|Intentionality: intentionality is the ability of people and higher animals to relate to and react to circumstances such as things and states. Concepts, words, and sentences also refer to something but have no intentionality. This linguistic relating-to is called reference instead._____________Annotation: The above characterizations of concepts are neither definitions nor exhausting presentations of problems related to them. Instead, they are intended to give a short introduction to the contributions below. – Lexicon of Arguments.|
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Intentionality/Geach: three-digit relation: person-verb-object. - E.g. For a z, z is a man and I saw z in Oxford under the aspect: "ran past". - GeachVsBuridan: "ratio", "appeals to", "regard": here there are no identity conditions. - There is no need for the subject to be perceived under this aspect. - E.g. Buridan: Socrates knows that some stars are above the horizon." - Geach: Suppose, Socrates is in the jungle, from which does he know?
Buridan: "of those who are it". - GeachVs: only of "some", not e.g. from the constellation Aries (false aspect). - Incorrect complex expression: "Socrates, knows that Aries over ..." - GeachVsBuridan: exploits here the peculiarity of "know". (from knowledge follows truth).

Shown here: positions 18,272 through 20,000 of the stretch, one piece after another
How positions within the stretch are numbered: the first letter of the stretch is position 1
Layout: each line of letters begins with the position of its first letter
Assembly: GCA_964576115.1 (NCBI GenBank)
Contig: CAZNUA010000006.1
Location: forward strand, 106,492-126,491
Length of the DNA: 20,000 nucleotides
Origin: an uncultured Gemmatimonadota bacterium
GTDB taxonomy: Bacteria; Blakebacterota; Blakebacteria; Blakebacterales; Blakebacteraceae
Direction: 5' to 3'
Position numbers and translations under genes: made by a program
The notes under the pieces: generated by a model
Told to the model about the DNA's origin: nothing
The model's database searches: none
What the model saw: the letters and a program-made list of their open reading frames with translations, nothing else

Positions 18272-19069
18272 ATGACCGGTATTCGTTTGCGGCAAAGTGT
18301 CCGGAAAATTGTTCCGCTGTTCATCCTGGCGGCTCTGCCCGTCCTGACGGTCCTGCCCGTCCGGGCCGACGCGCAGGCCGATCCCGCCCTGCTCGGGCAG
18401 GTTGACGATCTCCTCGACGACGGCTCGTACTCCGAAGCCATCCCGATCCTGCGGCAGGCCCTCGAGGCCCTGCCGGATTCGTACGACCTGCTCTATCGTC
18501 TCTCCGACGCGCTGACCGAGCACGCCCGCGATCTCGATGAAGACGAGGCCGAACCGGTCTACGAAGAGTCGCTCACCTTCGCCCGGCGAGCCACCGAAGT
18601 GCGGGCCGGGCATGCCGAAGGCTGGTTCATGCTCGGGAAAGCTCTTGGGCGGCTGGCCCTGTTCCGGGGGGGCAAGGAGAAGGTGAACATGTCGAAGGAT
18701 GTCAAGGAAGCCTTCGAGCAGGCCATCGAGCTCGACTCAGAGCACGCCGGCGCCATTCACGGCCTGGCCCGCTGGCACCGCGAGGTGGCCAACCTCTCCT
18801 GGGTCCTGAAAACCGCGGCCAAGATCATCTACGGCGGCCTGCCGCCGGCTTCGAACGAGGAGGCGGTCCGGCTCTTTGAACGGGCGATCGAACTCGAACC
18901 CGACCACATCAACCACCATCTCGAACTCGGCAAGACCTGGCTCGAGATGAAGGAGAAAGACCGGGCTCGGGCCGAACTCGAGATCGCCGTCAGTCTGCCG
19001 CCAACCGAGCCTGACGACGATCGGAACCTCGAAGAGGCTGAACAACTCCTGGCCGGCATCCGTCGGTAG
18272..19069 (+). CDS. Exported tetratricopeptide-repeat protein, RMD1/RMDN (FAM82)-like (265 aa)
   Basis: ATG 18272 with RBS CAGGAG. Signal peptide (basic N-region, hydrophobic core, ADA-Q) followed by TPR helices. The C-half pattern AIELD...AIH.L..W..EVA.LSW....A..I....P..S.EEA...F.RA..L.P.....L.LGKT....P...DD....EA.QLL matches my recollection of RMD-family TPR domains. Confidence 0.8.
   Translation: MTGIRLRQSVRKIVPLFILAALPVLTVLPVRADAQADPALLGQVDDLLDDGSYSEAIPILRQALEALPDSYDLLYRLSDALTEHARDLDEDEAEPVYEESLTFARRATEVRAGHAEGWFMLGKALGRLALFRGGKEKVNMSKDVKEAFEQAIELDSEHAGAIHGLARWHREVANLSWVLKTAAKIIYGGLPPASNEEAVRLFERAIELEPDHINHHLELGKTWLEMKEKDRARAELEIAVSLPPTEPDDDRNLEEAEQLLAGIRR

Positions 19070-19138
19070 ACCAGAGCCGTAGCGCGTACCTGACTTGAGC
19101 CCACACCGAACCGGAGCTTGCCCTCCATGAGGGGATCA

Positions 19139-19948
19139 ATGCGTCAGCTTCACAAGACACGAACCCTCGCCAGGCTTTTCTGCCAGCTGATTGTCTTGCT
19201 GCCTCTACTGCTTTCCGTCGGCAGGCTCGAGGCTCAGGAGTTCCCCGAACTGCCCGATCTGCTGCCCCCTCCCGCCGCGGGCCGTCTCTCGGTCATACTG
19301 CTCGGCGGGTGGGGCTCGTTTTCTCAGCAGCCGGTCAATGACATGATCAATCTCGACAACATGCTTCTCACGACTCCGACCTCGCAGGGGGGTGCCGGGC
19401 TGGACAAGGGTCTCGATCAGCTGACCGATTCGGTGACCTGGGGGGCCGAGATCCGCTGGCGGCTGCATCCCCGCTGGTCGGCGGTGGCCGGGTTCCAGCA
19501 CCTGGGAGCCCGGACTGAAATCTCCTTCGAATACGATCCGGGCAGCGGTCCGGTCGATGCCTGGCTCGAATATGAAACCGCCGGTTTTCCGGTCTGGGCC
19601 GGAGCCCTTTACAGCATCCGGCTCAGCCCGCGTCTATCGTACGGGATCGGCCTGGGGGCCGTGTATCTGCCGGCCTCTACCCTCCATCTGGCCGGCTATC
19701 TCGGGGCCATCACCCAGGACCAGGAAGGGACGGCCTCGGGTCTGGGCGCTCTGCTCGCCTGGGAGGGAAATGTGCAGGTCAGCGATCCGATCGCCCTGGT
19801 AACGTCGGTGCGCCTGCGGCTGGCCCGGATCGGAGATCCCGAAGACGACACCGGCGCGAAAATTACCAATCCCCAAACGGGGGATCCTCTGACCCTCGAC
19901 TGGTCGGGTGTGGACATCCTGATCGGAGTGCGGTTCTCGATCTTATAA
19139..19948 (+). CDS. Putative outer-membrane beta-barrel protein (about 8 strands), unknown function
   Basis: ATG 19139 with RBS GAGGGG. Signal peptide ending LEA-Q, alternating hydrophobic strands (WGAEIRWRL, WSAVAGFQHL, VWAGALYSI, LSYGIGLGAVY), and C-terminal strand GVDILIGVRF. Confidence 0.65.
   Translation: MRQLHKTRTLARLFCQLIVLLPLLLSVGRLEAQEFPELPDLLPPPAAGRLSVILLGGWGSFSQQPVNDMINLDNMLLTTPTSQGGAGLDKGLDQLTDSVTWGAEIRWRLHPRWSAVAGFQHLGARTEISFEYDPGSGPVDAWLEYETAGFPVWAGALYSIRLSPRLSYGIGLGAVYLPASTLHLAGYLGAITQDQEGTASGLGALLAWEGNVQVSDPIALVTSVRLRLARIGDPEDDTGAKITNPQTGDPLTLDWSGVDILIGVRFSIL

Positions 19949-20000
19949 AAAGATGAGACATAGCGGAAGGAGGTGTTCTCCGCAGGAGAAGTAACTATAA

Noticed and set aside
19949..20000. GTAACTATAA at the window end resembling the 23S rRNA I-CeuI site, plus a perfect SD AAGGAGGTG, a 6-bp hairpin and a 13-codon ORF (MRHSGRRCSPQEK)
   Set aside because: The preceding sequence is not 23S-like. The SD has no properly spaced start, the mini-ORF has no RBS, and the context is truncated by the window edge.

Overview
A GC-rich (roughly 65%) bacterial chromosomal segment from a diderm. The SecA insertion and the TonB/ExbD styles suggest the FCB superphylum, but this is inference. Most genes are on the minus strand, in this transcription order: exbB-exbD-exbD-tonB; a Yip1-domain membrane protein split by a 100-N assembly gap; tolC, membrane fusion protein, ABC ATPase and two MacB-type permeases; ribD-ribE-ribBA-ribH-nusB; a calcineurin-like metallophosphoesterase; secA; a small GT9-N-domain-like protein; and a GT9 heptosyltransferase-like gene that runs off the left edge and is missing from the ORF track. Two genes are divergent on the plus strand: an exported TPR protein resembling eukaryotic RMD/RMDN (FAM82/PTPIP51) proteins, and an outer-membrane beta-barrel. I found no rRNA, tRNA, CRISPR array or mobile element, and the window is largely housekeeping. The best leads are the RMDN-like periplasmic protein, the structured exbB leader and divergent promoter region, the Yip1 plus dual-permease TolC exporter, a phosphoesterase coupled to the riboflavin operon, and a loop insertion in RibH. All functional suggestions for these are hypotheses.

Intentional Identity/Intentionality/Geach: E.g.
1. "There is a poet whom Smith and Brown admire" - or
2. "Smith and Brown admire both the same poet"
The latter would also be true if it was a high-stacker.
"Under the description"/Aspect: Problem: E.g. Smith dreamed of the world's fattest woman, who is actually red-haired, but in the dream she was bald. - The medieval problems are still not solved today. - ((s)> de re,> de dicto)._____________Explanation of symbols: Roman numerals indicate the source, arabic numerals indicate the page number. The corresponding books are indicated on the right hand side. ((s)…): Comment by the sender of the contribution.
Logic Matters Oxford 1972